In May, there was a momentous occasion in Scottish politics. The Speaker of the Westminster parliament, John Bercow, chose to chide SNP MPs for the heinous crime of applauding briefly and respectfully at the conclusion of a colleague's speech.
On the BBC's Reporting Scotland that evening, Jackie Bird switched between delighted glee that the enemy had been told off, and ululating in spasms of fauxrage at the very idea that Ra Nats were in the British parliament at all.
|Jackie Bird announcing some SNPs applauded|
Every newspaper was predictably outraged. The Nats were branded pirates and terrorists. Labour denounced the SNP as "goons", " infantile", and "stupid".
There were rants in - this is not an exhaustive list - the Daily Mirror, Daily Record, Daily Telegraph, Daily Mail (a five-page spread), The Scotsman, the Herald (cost of a Herald: £1,20; cost of the Herald: £40.000 in advertising), STV and the BBC. The tone of the coverage was hysterical. One might have thought by the fevered tone of the coverage that some SNP MPs had held a sobbing queen Elizabeth down on the floor of the Commons while Alex Salmond curled one out on her face.
(Applause, incidentally, is a terrorist attack performed by fascist subhuman goons when the SNP do it, but a fitting, dignified tribute when it's done after Tony Blair's last speech to the British parliament, or indeed, in tribute to John Bercow).
I was struck by the difference in the tone - or lack thereof - of the reporting today when Labour MSP and former "leadership" hopeful Neil Findlay screamed unparliamentary abuse across the chamber, shouting down the First Minister as she delivered a speech in Parliament today. As sniggering Labour MSPs sheltered Findlay from the presiding officer, the country - keenly aware of Kezia Dugdale's personal, and definitely-not political campaign against people being rude about Scottish Labour on the internet, stretching to writing columns for the Hitler-supporting Daily Mail and posing for photos in The Sun with Kezia Sad Face on - waited for the Labour "leader" to take action against rude behaviour in her own party.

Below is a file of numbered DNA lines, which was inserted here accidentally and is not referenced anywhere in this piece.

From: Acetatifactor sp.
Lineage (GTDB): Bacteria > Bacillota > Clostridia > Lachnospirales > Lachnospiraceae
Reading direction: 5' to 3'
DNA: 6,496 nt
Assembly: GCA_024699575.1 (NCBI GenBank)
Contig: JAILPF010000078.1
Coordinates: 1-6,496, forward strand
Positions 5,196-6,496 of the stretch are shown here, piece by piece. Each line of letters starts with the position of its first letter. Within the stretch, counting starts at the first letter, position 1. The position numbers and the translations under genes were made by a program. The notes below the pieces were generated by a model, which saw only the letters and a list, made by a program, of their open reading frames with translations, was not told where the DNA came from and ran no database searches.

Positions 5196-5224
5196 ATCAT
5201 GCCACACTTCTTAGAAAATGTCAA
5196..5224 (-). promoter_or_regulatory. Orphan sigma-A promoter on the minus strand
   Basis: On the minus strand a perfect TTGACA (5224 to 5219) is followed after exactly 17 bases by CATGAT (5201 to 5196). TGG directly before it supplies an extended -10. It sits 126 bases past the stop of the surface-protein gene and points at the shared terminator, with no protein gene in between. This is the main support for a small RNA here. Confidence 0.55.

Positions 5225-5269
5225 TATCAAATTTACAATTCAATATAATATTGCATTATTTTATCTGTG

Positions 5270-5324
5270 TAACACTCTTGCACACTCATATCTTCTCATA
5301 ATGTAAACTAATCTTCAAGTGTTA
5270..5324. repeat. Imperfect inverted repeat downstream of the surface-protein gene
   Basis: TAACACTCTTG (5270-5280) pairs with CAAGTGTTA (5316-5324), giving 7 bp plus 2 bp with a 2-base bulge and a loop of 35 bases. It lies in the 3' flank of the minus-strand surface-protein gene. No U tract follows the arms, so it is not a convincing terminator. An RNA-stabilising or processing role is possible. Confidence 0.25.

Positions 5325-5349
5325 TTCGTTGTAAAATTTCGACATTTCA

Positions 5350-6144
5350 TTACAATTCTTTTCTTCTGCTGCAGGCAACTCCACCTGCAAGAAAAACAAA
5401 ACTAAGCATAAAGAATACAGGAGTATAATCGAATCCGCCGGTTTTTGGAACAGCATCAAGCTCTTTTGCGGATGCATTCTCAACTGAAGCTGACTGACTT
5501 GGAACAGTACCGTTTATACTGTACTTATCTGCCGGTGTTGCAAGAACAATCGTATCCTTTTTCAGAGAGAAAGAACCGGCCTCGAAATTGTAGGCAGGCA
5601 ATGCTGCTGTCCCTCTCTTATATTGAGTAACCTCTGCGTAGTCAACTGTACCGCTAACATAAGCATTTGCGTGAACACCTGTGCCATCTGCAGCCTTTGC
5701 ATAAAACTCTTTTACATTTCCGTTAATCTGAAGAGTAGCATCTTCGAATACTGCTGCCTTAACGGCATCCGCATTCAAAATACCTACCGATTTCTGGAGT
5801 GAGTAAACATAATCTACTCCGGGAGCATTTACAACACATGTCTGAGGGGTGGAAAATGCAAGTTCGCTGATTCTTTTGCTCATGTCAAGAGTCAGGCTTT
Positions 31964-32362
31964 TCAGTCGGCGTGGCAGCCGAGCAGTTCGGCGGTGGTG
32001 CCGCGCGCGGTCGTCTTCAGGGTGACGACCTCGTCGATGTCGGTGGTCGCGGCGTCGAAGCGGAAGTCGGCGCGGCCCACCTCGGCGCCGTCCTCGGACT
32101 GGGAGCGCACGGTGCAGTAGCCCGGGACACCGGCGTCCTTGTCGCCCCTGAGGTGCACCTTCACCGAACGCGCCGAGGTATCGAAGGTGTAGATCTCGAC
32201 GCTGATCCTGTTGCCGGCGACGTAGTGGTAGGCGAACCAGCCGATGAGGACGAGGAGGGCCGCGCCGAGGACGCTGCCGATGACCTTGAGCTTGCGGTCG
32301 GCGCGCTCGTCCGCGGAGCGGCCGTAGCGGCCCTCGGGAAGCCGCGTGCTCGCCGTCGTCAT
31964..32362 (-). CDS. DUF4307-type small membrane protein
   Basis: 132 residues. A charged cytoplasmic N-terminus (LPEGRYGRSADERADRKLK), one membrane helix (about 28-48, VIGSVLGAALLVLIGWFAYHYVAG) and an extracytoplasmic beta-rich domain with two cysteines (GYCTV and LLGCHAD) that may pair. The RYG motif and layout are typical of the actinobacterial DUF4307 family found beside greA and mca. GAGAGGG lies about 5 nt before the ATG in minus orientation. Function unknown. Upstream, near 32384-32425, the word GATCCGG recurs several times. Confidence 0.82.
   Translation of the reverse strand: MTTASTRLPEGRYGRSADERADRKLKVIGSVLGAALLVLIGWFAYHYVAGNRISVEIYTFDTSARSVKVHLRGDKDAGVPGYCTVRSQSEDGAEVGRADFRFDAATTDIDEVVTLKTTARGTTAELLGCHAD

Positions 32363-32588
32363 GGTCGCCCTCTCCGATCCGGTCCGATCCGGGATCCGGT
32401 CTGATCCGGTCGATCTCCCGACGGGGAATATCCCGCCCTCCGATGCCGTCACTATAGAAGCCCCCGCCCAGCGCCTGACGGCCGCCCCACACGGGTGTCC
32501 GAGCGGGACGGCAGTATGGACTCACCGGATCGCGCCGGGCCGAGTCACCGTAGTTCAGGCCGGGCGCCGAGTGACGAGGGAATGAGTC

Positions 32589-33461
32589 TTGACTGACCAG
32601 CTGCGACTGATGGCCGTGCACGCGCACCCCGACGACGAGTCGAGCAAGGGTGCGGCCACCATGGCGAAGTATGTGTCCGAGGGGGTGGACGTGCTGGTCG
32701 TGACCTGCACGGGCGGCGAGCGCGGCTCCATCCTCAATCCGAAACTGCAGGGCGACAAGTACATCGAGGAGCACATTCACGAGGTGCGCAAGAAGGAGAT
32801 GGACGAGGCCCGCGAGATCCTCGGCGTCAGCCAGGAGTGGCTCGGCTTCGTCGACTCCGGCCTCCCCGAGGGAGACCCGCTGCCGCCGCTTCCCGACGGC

It waited, dear reader, in vain.
It is odd that the Labour outrage over SNP MPs "disrespecting" the British parliament by applauding a colleague's speech was not replicated over Findlay disrespecting Parliament.
But it's not an isolated incident.
In December, James Kelly, a slack-jawed yokel who has, inexplicably, found himself an MSP, was thrown out of the chamber for refusing to accept the authority of its presiding officer (perhaps it is coincidence that this is another example of a male Scottish Labour MSP behaving in an offensive manner to a female counterpart; perhaps it's indicative of a male-dominated, bullying party of overgrown schoolboys).
The question arises: has Scottish Labour, always suspicious of devolution and now realising it will never govern the devolved institutions again, reacting to its loss of power and influence, its near-loss in the independence referendum, and its moribund status in the polls, by seeking to undermine the public approval of the devolved institutions by trying to present it as unworthy of respect; of a "pretendy parliament" peopled by second-class politicians, and to be considered far below the esteem enjoyed by the Westminster parliament?
A Scottish Parliament viewed as a laughing stock would suit no party better than Scottish Labour. Might this be behind their decision to continually offer a front-bench of talentless thugs, Edinburgh lawyers and intellectual pygmies?